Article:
Wednesday, March 5, 2014
They've Fallen and They Can't Get Up
One characteristic of most of the novels during the saturation period was how little attention they paid to each other's continuity. Paramount Studios gave some strict general guidelines, but overall very few characters or plots from one novel would show up in another unless they were written by the same author or by authors who knew each other. The retrenching of the different series during the 2000s revised this policy and organized the books into a similar continuity, almost like a gigantic shared-universe novel by several different authors. The Next Generation especially was reined in, with the galaxy's politics determined by the overwrought, overwritten, and not over soon enough Destiny trilogy by David Mack. Mack gave the origin of the cybernetic Borg, as well as offering a welcome solution to remove them from the Star Trek universe. Without his deus ex (literal) machina twist at the end of the triad, the unstoppable villains would clearly have assimilated everything in time. Doing something necessary does not mean doing it well, and Mack's 2008 trilogy demonstrates that in lingering, leaden detail.
The success or failure of this new idea is in the eyes of the readers; you can guess my view. Part of the problem is that the TNG series is seriously a product of its time, a 1980s-1990s version of utopia as imagined by Gene Roddenberry at his least imaginative. It had some great episodes and moments, such as "The Best of Both Worlds" two-part episode or the First Contact movie. But it's just not that interesting a place.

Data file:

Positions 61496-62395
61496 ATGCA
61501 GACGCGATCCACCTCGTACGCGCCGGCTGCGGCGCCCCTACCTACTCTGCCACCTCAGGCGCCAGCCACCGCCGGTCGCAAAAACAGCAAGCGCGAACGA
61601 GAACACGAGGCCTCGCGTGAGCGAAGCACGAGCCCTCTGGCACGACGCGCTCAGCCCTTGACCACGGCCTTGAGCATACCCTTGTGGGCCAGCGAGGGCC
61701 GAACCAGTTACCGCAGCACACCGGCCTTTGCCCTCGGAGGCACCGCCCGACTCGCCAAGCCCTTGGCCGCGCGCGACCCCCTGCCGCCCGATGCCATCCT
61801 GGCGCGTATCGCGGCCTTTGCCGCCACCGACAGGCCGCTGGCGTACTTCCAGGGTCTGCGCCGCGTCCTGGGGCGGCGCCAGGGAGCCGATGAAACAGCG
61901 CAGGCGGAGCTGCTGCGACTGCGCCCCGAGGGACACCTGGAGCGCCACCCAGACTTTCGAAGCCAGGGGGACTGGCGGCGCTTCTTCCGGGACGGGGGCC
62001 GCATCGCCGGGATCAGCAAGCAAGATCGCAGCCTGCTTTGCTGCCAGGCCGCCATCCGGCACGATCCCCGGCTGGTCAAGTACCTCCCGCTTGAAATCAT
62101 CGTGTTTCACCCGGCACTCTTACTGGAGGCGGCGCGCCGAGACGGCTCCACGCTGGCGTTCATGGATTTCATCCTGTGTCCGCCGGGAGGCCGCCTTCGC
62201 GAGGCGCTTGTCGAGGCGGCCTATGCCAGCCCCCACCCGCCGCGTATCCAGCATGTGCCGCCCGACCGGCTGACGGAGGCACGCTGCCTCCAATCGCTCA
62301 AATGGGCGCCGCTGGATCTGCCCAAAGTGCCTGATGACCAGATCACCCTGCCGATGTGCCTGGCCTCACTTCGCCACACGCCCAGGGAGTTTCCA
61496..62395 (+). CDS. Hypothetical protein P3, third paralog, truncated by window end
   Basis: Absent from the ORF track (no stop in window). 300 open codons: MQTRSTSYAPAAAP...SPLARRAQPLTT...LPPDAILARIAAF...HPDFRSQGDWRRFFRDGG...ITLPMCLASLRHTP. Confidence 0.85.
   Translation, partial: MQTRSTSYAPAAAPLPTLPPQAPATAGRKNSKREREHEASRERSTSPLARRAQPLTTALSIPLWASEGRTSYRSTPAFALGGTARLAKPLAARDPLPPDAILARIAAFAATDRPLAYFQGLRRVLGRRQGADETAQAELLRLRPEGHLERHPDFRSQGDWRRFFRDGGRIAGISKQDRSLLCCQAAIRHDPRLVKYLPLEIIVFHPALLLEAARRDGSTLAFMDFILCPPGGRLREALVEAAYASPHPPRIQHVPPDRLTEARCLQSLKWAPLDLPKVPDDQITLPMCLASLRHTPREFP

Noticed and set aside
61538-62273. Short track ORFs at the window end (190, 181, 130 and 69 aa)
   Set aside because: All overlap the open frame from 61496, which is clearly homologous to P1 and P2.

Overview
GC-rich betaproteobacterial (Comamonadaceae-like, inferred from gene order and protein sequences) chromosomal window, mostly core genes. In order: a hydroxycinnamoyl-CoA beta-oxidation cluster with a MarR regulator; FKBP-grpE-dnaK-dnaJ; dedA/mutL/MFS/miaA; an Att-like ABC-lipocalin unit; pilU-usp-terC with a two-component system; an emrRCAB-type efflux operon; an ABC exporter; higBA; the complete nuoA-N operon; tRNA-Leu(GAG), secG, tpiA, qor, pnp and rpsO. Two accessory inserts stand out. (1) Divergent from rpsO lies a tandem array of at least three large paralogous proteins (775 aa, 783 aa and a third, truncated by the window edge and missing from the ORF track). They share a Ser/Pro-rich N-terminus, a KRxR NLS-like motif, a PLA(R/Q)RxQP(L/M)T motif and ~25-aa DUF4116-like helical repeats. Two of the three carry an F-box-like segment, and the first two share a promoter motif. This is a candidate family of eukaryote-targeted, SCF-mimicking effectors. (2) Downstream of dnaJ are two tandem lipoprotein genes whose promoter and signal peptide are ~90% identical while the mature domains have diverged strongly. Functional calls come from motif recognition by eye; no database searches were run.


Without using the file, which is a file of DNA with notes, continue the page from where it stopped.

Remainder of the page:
The Titan series follows now-Captain William Riker in his long-delayed first command of the exploratory vessel U.S.S. Titan, and exhibits the problems with the approach. Of the TNG main crew, only Riker and his wife Deanna Troi are around, joined by Voyager's Tuvok. Minor characters from books and different television episodes appear, which is probably of little interest to those beyond the core fandom unless the books are well-written enough to bring those people to life.
Few of them are, and Michael Martin's Fallen Gods is not among them. It relies far too heavily on its own series history to help keep the characters straight, including the apostrophe-laden list of new aliens who make up the "most biologically varied and culturally diverse crew in Starfleet history." It also relies on events from Martin's previous Trek novel, Seize the Fire, to a story-stunting degree and spends too much of its time on a story arc it shares with several other novels that describes the fertility crisis of the relatively heretofore minor (in series terms) Federation race of Andorians.
Fallen Gods' own main plot, involving the remnants of a species barely surviving on a planet threatened by a pulsar's radiation, is not particularly interesting either and wraps up too neatly.
The overabundance of bad Trek novels during the 1980s and 1990s produced some serious clunkers, but I would rather subject myself again to the worst of them (Kathleen Sky's Vulcan and Death's Angel, Margaret Wander Bonnano's Dwellers in the Crucible, A.C. Crispin's Yesterday's Son and just about anything from Sondra Marshak and Myrna Culbreath lurch dully to mind) again because as badly as they may stink, they stink with the cast of characters I know, rather than a roster taken from the "also featuring" crawl at a TV episode's end.